The Essential Switch Ports: Warframe

I love this Dark Sector-inspired outfit. Screenshot captured by Alex Rowe.

In the run-up to new consoles at the end of this year, I’ll be regularly highlighting my personal favorite Nintendo Switch ports, to help show how ambition and creativity matter just as much as clock speed. Nintendo’s little machine can bring it in spite of its low-powered hardware. You can choose any of my featured games and know you’re getting the same great content you’d get on a PS4 or Xbox One.

If you just got home with your new Switch or Switch Lite, and you want to see just what it can do without spending a cent on new software, it’s time to download Warframe.

Digital Extremes’ Warframe (official site) made a big entrance on consoles at the launch of the PS4 in 2013. It’s been nothing but explosive growth and success in the years since, and the game now has an eager player base of over 50 million users.

Warframe’s impressive lighting system is present and accounted for on Switch. Screenshot captured by Alex Rowe.

The developers constantly add new missions, challenges, and playable frames (characters) to the game. Thanks to some help from the porting geniuses at Panic Button, you can get the whole game on your Nintendo Switch. All it takes is a free ~14 gigabyte download, and you can play the entire game alone or with up to three online friends.

Of course, being a free game, it’s filled to the brim with premium purchase options. But, in a move that’s not all that common these days, you can earn the content for free as well by putting in some grinding time. You can also play the game as long as you’d like each day, without worrying about depleting an energy bar that you’ll need to pay to refill.

The game is a fast-paced third-person action shooter. You’ll complete different types of missions across a galaxy of smaller maps, and a couple of large open worlds, gathering up loot and money as you go. You’ll customize your own spaceship. You’ll earn cards called mods that let you upgrade your weapons and armor. You’ll block bullets with a sword. You’ll hack into terminals. All while experiencing a story that mixes surrealism, science fiction, and modern pop humor into one entertaining package. And you’ll be smiling from how smooth it all is.

Screenshot captured by Alex Rowe.

Content-wise, the Switch game has absolutely everything the other two consoles have. Graphically, it also comes close to its bigger brothers. The frame rate is the one major change. The game runs at 30 frames per second instead of the 60 seen on other platforms, and you’ll notice dips here and there (particularly in the largest areas), but these are minor and short-lived.

Impressively, most of the graphical effects in the game still appear on Switch. When docked, the game even retains its beautiful screen space reflections, an effect that I love, and that often gets cut out of Switch versions of games because it can be a performance drain. You’ll also see gorgeous volumetric lighting, environmental smoke and fog effects, GPU-accelerated particles, motion blur, and more.

A dynamic resolution scaling system keeps it all looking nice and running fast. The game is a better fit visually on the portable screen, but still manages to look nice enough on my 28-inch 4K monitor thanks to its bevy of effects and smooth gameplay. And it even has a graphics settings menu where you can experiment with turning effects on and off, though this only prevents the resolution from scaling down as opposed to raising the frame rate past the cap.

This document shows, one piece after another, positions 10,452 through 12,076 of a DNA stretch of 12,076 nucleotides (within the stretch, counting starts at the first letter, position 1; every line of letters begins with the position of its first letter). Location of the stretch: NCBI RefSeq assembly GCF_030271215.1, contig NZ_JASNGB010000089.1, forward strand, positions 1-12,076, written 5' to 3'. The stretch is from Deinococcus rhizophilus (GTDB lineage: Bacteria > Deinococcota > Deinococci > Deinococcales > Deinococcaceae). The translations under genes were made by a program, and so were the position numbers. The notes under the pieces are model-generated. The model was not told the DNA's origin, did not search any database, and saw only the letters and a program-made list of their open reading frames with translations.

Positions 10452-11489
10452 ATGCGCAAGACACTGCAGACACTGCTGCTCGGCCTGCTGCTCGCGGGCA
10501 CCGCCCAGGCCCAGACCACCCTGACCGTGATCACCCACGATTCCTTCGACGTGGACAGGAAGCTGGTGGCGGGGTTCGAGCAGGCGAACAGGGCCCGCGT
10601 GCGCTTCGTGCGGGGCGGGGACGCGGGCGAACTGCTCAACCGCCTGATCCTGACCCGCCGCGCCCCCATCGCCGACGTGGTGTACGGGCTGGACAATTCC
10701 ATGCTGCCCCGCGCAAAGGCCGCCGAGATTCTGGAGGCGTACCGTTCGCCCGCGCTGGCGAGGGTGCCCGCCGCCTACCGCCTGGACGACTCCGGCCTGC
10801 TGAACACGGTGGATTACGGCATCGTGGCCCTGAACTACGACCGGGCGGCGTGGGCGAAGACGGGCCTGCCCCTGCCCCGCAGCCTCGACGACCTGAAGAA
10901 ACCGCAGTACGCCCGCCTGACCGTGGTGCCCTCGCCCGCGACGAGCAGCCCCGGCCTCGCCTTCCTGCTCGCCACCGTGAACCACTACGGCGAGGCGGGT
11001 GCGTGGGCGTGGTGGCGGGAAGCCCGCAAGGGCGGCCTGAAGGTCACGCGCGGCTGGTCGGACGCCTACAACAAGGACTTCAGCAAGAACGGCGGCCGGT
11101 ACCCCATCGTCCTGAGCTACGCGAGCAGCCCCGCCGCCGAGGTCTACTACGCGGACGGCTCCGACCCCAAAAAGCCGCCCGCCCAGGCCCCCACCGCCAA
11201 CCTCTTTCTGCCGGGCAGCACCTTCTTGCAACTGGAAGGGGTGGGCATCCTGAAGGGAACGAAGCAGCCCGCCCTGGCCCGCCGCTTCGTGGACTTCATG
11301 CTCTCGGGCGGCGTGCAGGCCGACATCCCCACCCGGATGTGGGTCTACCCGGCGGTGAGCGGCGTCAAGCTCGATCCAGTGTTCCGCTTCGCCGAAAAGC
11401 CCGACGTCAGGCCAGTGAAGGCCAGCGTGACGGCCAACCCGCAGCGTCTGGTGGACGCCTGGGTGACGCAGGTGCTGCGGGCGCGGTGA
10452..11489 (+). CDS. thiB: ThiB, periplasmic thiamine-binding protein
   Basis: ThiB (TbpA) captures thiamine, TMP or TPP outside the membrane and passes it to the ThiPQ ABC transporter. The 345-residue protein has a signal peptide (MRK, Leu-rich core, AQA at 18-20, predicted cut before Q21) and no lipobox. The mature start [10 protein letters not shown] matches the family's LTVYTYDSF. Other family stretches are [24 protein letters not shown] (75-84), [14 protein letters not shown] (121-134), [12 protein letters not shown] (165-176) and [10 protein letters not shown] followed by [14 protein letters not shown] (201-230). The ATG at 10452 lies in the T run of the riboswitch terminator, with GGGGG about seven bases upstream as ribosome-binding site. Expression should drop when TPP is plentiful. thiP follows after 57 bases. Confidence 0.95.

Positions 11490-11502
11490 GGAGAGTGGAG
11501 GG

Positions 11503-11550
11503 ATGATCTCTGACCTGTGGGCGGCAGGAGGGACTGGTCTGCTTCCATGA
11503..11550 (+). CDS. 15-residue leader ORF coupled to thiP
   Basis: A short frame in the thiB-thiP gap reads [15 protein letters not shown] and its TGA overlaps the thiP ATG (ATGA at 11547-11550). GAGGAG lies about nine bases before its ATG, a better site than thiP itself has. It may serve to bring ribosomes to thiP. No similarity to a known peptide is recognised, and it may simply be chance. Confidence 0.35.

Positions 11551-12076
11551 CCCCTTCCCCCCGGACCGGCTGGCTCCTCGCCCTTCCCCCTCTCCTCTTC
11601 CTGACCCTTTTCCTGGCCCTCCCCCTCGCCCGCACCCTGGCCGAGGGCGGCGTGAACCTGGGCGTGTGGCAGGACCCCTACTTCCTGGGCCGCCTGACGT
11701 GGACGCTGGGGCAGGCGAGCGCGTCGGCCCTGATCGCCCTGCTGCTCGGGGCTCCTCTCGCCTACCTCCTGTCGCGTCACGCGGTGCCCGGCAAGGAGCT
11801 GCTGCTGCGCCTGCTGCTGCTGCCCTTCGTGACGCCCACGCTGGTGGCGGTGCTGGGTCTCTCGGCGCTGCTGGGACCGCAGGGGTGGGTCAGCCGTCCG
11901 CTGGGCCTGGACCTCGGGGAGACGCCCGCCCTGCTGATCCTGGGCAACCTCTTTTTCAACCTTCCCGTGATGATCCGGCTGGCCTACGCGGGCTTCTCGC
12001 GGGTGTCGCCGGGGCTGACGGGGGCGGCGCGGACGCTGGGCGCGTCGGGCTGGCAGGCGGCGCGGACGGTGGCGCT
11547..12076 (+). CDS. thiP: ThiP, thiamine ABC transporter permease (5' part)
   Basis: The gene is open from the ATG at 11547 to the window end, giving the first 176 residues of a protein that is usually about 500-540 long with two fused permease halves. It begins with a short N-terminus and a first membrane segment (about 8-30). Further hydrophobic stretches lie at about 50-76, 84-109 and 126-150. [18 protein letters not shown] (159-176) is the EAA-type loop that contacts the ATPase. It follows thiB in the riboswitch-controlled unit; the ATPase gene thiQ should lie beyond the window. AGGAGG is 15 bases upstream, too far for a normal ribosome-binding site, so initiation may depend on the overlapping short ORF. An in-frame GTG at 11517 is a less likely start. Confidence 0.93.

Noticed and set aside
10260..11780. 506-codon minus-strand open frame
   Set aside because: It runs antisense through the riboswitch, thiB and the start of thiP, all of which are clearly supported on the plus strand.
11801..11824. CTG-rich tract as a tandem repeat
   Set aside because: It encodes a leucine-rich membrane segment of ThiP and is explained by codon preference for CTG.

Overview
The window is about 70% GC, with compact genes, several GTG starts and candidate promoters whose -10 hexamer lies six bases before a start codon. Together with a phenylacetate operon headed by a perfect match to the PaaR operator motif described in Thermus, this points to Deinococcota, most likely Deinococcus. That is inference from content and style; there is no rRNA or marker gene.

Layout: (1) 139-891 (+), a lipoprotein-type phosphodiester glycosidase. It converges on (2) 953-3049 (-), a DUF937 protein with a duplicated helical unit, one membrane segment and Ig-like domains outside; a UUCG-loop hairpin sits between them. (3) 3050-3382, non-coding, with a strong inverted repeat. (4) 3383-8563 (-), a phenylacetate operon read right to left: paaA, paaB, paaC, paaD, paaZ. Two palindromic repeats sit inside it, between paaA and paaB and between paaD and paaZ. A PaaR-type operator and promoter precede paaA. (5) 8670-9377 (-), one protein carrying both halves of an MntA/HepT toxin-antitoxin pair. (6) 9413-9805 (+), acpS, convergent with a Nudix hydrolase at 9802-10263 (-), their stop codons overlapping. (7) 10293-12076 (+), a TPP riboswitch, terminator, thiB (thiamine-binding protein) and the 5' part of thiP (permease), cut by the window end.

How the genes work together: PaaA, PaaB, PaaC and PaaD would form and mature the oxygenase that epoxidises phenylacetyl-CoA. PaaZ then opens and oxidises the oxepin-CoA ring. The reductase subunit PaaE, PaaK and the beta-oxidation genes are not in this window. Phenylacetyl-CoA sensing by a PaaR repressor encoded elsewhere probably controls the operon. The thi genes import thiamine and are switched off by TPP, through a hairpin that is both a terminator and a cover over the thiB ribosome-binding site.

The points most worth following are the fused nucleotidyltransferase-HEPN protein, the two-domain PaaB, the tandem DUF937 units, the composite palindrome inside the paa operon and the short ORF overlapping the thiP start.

Screenshot captured by Alex Rowe.

The key aspect of Warframe’s gameplay is its tightly-controlling combat, and the Switch manages to keep up in that department. The ergonomics of the joy con controllers aren’t ideal for all hands, and I prefer playing the game with the kickstand and a grip, or docked with a Pro controller, but in portable mode they still work okay.

Some Switch ports have greatly compressed their audio in order to fit into the handheld’s smaller memory pool, but fortunately, Warframe’s wonderful soundscapes come over intact. It’s still a great game that sounds better on headphones.

I have only one complaint about this port: its implementation of HD rumble is lacking. The Switch’s controllers have some of the most-nuanced rumble effects ever available, with full positional and intensity options open to developers. Warframe doesn’t take any real advantage of the Switch’s high tech rumble feedback, instead opting for basic constant vibrations during gunfire. It’s still better than having no effect at all, and could probably be patched in the future.

Screenshot captured by Alex Rowe.

You’ll need an active wi-fi connection in order to play the game, but that’s true of every other version as well. You can’t transfer your account over to the game if you’ve already started on another version, but that’s also a handy excuse to try out a new frame you haven’t seen before.

Warframe is one of the biggest, most actively-played online games in the world. And having the whole thing on Switch, in an essentially complete package, is very cool. It loads fast and plays as well on the Switch as I could hope for, and it’s very easy to forget I’m playing it on a console using a little over 10 watts of power. That’s a small fraction of the power used by the other machines, and it’s delivering the same giant fun shooter.

My next article in this series will feature a certain other massive RPG that kept its screen space reflections even while in portable mode. It’s a tale about a horse named Roach, and his white-haired human friend who fights monsters…



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